While I have never been late for a concert, I have played in a concert without music. I was about 14 at the time, playing in the Mount Royal College Regional Senior Honour Band. We went up to Edmonton as guests of a concert band there, had a workshop at a school and then went on to play in a few music festival classes over the next day or so. I left my music behind at the school. I was too embarrassed and terrified to tell our conductor what I'd done, so I played all the music from memory. A few weeks later, she got the music in the post from the school we'd been at, and brought it to rehearsal for me. Words were had, not unkind ones, but I don't think I stopped blushing for quite some time.

That was then, and this is now; we'd worked on that concert band music every week for a few months, and I've always been quick at memory work. There is no way I would be happy to play either of the pieces I played tonight from memory, there simply hasn't been enough rehearsal time for me to gain that level of familiarity with them.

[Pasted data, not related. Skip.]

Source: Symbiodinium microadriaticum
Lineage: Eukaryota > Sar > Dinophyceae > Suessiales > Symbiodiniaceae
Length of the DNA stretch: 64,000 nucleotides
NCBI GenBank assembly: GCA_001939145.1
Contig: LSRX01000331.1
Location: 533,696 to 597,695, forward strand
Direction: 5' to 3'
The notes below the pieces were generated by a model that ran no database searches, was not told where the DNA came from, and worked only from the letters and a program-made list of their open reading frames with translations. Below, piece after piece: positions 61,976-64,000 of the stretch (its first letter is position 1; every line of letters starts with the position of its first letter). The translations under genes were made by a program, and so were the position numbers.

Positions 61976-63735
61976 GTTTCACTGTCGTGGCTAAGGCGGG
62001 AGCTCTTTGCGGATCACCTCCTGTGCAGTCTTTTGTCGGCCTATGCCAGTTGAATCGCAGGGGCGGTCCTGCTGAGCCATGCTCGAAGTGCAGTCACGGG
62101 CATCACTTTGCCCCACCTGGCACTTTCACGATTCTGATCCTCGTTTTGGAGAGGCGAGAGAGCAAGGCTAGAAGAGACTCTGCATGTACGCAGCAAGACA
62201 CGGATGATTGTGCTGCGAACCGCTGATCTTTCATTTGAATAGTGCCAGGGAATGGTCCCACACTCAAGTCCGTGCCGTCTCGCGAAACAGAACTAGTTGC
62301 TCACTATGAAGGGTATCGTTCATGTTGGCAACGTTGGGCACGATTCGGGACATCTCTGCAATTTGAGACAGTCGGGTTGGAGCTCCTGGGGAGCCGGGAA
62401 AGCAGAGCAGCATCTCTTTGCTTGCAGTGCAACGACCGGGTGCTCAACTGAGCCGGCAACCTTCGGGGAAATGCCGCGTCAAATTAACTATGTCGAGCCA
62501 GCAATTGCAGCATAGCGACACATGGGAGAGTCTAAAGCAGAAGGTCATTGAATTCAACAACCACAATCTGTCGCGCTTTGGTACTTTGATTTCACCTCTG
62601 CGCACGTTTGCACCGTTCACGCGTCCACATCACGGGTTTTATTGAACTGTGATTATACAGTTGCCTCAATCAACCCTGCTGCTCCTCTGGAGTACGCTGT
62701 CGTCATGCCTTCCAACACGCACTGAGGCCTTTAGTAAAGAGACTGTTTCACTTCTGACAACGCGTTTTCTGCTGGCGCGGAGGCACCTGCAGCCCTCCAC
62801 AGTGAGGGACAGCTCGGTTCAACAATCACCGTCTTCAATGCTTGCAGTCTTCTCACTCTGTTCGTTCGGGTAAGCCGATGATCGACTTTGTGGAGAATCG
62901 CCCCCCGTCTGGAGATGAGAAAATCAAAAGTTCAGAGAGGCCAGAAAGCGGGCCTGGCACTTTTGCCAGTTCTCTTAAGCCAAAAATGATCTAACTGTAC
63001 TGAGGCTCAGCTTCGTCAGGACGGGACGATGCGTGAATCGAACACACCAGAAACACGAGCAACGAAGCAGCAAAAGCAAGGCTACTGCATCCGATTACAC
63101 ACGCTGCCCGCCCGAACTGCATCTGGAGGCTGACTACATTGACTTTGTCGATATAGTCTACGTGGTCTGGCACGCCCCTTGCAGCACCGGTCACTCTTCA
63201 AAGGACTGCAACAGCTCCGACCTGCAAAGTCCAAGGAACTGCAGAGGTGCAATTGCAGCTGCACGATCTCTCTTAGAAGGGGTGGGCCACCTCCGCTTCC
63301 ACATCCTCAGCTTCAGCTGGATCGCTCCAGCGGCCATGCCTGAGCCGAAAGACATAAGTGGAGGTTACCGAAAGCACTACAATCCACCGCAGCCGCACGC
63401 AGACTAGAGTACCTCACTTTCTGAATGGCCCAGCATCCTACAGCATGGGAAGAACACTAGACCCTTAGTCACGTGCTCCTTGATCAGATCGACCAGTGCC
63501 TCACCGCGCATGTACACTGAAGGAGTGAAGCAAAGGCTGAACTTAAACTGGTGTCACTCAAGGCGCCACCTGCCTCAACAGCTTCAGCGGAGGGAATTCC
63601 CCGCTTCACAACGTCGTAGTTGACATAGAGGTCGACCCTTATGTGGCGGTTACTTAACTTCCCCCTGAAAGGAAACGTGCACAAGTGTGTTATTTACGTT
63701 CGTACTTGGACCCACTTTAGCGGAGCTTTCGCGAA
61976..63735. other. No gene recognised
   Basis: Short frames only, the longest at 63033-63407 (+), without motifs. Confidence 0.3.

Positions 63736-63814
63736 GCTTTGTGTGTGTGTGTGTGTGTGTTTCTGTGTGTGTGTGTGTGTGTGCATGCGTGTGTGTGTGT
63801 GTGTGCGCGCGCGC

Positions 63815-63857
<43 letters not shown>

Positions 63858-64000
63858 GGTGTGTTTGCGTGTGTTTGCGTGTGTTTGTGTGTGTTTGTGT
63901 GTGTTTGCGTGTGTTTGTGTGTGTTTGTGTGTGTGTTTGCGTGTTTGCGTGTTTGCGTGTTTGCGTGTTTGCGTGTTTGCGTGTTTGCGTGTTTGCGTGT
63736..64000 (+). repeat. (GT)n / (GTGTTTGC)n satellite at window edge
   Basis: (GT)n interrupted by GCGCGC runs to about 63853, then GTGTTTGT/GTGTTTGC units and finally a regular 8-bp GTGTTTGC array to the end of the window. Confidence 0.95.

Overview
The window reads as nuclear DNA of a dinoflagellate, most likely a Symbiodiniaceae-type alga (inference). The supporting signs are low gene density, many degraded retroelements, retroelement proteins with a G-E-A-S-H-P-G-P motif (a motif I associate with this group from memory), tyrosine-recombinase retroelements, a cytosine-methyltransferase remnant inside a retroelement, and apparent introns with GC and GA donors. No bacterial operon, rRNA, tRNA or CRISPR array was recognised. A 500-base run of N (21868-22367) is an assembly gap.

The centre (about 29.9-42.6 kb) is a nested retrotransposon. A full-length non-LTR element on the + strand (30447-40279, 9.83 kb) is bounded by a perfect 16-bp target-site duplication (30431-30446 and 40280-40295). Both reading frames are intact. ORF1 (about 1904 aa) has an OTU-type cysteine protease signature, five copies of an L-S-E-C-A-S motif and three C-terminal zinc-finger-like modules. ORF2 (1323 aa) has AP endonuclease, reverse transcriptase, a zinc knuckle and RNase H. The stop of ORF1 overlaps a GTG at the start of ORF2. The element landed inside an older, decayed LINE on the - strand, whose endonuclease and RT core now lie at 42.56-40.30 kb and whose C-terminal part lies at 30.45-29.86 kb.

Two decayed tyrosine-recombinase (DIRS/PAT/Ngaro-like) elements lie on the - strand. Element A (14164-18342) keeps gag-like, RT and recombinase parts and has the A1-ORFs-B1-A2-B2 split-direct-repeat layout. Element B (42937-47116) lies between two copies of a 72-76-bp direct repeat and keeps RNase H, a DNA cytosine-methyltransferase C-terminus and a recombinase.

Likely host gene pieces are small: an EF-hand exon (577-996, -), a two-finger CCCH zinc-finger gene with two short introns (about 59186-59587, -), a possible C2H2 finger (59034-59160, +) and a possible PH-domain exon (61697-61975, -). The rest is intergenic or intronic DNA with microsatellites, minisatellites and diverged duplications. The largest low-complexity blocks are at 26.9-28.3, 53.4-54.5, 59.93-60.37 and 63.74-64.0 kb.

For my part, music I'm working on, in ensembles or as solo repertoire, lives in a music case that I attach to my horn case. If I don't have my horn with me, I have bigger problems than whether I can remember the part.

Monday, 12 May 2008

Come to the concert!

I'm playing 2nd horn in the Ravel and the Brahms in this concert tomorrow night. If nothing else it will give my low range a good workout.

Trinity College of Music Soloists' Competition - Final
Nicholas Cleobury conducts Trinity College of Music Symphony Orchestra as part of the 2008 Soloists' Competition Final. Three finalists compete for the College's most prestigious prize. This year's adjudicating panel will be chaired by Ralph Alwood.

This concert is dedicated to the memory of Lady Evelyn Barbirolli, a much loved supporter of the College and the wife of Trinity's former president Sir John Barbirolli.

Johannes Mnich, Piano
M Ravel - Piano Concerto in G major

Hari Eustice, Tenor Trombone
H Tomasi - Trombone Concerto

Tadasuke Lijima, Violin
J Brahms - Violin Concerto in D, Op. 77

7.00pm, Tuesday 13 May, St John's Smith Square, SW1P
Tickets available from St John's Smith Square
020 7222 1061 or

Saturday, 10 May 2008

Saturday: Link Round-Up